- The final incident occurred in Sicily a few years ago when our family rented a villa in the town of Gaggi. The villa was owned by a native Italian (Carmelo) and an Italian-American (Philip). They were artists and lived in a remote part of the villa. They were wonderful guys and we enjoyed their company so much that we invited them to one of our dinners, on the outdoor patio, as usual. In the midst of wine drinking before the meal, I asked Carmelo, who was quite theatrical, even for Italians, “What is it about the Italian way of life that we sense and love but do not fully grasp?”
He smacked his lips, stood up straight and said, “I can tell you in two words: The Art of Living!” (OK, so it was four words.)
But he nailed it. Italians are adept at recognizing what is really important in life, what enriches everyday life. Living life fully—enjoying the moment and not missing an opportunity to enjoy life and give joy to others—is the essence of the Art of Living.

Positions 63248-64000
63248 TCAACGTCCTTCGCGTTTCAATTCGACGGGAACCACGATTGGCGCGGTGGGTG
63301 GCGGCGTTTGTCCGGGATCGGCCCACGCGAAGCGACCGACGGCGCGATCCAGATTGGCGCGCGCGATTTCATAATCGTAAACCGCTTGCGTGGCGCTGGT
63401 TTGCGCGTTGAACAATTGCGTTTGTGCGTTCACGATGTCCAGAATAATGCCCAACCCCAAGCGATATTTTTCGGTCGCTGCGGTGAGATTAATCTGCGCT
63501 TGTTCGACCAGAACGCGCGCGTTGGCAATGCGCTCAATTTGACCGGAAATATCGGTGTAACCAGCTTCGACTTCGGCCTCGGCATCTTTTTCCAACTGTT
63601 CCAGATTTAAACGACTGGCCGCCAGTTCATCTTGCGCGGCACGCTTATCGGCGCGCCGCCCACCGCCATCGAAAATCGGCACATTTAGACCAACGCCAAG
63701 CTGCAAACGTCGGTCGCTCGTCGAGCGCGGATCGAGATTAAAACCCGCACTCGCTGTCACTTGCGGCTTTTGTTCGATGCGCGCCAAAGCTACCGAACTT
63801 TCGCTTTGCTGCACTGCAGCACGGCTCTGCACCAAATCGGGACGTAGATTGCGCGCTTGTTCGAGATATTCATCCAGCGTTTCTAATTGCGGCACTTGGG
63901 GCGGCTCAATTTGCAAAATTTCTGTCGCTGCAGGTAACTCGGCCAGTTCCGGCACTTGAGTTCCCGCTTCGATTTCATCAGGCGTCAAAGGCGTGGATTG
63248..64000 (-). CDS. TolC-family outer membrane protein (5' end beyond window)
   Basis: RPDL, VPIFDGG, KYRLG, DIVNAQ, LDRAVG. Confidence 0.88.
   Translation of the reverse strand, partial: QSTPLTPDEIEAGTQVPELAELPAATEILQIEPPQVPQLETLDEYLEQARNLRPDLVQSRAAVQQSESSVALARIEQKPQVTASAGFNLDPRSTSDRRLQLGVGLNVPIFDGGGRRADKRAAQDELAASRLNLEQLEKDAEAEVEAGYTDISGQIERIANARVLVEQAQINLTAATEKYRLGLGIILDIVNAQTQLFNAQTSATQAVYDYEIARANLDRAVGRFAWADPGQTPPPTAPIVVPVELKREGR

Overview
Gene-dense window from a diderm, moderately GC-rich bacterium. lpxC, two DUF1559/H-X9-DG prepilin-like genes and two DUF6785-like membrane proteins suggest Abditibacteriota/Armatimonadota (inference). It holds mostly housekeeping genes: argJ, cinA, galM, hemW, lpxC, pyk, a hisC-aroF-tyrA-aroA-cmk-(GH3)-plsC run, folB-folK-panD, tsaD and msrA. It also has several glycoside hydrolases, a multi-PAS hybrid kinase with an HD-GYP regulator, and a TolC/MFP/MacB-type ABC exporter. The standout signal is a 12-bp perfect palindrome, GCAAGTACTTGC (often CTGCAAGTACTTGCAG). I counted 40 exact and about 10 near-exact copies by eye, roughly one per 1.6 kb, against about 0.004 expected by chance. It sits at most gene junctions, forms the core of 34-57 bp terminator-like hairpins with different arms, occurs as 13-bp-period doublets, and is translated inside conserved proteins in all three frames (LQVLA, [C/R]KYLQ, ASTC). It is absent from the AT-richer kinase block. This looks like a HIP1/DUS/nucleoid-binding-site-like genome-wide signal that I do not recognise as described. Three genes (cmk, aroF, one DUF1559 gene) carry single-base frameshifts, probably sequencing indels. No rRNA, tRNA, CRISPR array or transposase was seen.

That is why most restaurants in Italy take so much pride in what they offer. That is why they prepare food based on seasonal availability, fresh from the market that day. That is why they take the time to talk with one another in the square with exquisite facial and bodily gestures to underscore their feelings and opinions.
The secret is not so secret. It is a passion for life today, not tomorrow or yesterday, but now, preferably enjoyed with a friend, colleague, or even a stranger.
Looking back, my father was like that. He took great joy in the meal at hand, whatever it was, the seasonal fruit that he remembered from his childhood, and most of all, his family. He practiced The Art of Living every day and must have passed some of that on to me.© 2013 by Lippincott Williams & Wilkins, Inc.